Dr. Loren Hill Dies at 68

Dr. Loren G. Hill, longtime fishery academic and avid bass angler, passed away recently after a lengthy battle with cancer at the age of 68.

 As the former Director of the Zoology Department and Biological Research Center at the University of Oklahoma, Dr. Hill was best known as the inventor of the Color-C-Lector, a device that helped anglers choose lure colors based on water and light conditions. First introduced in 1984, the unit is still manufactured today — in a digital version — by Spike-It.

 But, there was much more to his life than one invention.

 Hill was a firm believer in applying academic research to real-world fishing situations. He published over 50 scientific papers, most of which had some practical application for weekend bass anglers.

 His first commercial project was the Snatrix, marketed by Bill Norman. "He researched the heck out of that lure," said his son, Elite Series pro Kenyon Hill. "He'd watch snakes swim for hours and analyze their movements so he could get the action of the Snatrix right, and right means perfect. He was a detail man as well as a practical fisherman. "

 Hill also pioneered the concept of using pH as a black bass fishing tool. His research at the University of Oklahoma convinced him that anglers could locate bass, and predict their behavior, by measuring the pH factor of the water. Ultimately he developed an affordable and portable pH meter for anglers.

 His most recent work was with BSX Biosonics. He was fascinated by the concept of fish communication and their learned behavior. His early research was the basis for the first Biosonics unit. No less an angler than Kevin VanDam is a believer in the concept and the product.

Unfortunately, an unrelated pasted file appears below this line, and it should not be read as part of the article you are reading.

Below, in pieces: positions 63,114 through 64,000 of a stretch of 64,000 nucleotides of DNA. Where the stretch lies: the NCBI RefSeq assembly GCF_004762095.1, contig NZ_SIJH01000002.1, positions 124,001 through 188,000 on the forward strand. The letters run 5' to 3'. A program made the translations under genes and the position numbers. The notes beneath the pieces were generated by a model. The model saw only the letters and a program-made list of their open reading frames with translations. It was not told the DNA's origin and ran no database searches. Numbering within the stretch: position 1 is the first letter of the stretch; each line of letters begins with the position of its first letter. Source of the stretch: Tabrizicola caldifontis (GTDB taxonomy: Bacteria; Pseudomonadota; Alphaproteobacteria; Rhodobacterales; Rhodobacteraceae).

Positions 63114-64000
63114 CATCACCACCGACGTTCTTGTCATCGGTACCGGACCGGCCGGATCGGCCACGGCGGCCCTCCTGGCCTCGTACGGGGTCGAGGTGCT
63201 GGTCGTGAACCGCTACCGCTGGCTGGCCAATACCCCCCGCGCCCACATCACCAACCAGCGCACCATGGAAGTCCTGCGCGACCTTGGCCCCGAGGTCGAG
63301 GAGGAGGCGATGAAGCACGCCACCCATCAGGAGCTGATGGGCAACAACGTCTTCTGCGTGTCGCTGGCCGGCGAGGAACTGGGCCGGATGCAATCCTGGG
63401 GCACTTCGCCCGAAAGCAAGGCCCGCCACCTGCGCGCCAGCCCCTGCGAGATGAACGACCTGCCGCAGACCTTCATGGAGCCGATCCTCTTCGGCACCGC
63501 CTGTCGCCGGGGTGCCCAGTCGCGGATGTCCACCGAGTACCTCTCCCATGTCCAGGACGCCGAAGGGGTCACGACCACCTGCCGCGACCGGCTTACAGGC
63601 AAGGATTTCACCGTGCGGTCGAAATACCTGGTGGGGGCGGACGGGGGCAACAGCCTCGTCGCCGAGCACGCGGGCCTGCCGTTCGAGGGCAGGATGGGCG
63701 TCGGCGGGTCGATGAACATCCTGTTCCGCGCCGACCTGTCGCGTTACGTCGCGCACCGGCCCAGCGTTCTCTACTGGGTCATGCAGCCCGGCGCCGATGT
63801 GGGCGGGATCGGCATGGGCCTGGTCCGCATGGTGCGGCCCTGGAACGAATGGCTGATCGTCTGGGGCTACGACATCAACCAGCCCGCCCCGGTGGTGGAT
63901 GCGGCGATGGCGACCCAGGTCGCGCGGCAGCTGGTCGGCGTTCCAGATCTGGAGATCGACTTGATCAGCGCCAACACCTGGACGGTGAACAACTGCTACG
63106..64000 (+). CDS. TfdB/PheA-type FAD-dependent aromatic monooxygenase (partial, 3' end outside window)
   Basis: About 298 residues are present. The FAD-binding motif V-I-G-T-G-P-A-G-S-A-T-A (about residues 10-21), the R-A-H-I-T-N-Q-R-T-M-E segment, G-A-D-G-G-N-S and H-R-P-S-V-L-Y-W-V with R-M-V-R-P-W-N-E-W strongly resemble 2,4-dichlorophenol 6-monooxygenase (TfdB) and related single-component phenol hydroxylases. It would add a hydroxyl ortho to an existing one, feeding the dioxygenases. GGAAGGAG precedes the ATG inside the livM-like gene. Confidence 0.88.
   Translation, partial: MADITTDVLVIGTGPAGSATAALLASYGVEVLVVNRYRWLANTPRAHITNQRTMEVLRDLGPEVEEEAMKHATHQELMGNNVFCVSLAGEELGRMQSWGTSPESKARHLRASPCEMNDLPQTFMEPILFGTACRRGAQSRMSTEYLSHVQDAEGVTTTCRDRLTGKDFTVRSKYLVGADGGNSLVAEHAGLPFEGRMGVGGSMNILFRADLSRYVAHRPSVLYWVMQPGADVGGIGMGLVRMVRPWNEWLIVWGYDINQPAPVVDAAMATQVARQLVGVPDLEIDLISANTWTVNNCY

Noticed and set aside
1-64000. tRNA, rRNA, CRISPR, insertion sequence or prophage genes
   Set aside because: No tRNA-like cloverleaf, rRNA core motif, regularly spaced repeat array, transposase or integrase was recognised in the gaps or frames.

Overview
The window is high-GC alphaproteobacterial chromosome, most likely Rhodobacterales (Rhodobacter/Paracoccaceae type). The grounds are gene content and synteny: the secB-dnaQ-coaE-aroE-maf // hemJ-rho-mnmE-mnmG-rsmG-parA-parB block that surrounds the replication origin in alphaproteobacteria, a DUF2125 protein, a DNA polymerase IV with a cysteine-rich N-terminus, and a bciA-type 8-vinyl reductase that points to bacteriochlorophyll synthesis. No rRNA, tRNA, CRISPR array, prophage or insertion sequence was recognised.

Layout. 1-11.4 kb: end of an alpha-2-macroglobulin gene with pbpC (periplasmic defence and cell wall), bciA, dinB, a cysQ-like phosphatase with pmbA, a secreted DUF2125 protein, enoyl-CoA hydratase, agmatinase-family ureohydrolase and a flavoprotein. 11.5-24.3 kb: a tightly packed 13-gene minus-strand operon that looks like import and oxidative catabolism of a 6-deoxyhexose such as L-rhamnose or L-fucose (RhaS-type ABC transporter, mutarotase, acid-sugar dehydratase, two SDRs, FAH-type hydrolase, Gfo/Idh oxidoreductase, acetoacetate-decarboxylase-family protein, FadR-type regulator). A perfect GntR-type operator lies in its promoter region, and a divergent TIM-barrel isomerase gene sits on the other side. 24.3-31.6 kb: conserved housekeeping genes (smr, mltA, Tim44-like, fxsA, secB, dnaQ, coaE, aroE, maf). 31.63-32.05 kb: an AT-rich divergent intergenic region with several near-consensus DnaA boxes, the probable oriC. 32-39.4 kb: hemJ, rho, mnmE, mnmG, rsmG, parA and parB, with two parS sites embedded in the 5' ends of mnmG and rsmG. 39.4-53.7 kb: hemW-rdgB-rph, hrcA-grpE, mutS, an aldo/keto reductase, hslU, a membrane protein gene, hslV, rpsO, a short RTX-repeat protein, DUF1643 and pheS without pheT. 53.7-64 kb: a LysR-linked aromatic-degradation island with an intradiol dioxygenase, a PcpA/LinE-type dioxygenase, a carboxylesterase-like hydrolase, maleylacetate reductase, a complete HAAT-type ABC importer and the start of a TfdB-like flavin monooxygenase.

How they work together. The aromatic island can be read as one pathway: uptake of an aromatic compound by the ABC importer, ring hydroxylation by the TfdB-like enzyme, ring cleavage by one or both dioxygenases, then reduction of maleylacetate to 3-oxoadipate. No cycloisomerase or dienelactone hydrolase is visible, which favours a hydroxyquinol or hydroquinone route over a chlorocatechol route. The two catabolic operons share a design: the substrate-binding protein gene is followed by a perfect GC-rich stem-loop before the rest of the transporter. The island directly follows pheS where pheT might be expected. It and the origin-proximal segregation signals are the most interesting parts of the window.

All of that notwithstanding, Kenyon Hill remembers Dr. Loren Hill as a father.

 "He taught me most of what I know about bass fishing. Dad was one of those rare academics who could work in the real world. He loved to fish — anywhere, anytime, anyplace. When I was a kid that was about all we did. I knew he was a teacher at a college, but in my eyes he was a fisherman, pure and simple.

 "My fishing got off to a good start with him as my teacher. Most of my success can be attributed to him. He taught me to think about what the fish were doing, why they were doing it and what I should be doing to catch them. He's directly responsible for my win at Clarks Hill. I used what he taught me to catch the winning bag.

 "I was so happy after that win. Not for me, but for him. I shipped the trophy home immediately so he could see it and appreciate it. I wanted him to have it. I'm really glad that happened before his passing. My first Elite win couldn't have come at a better time."

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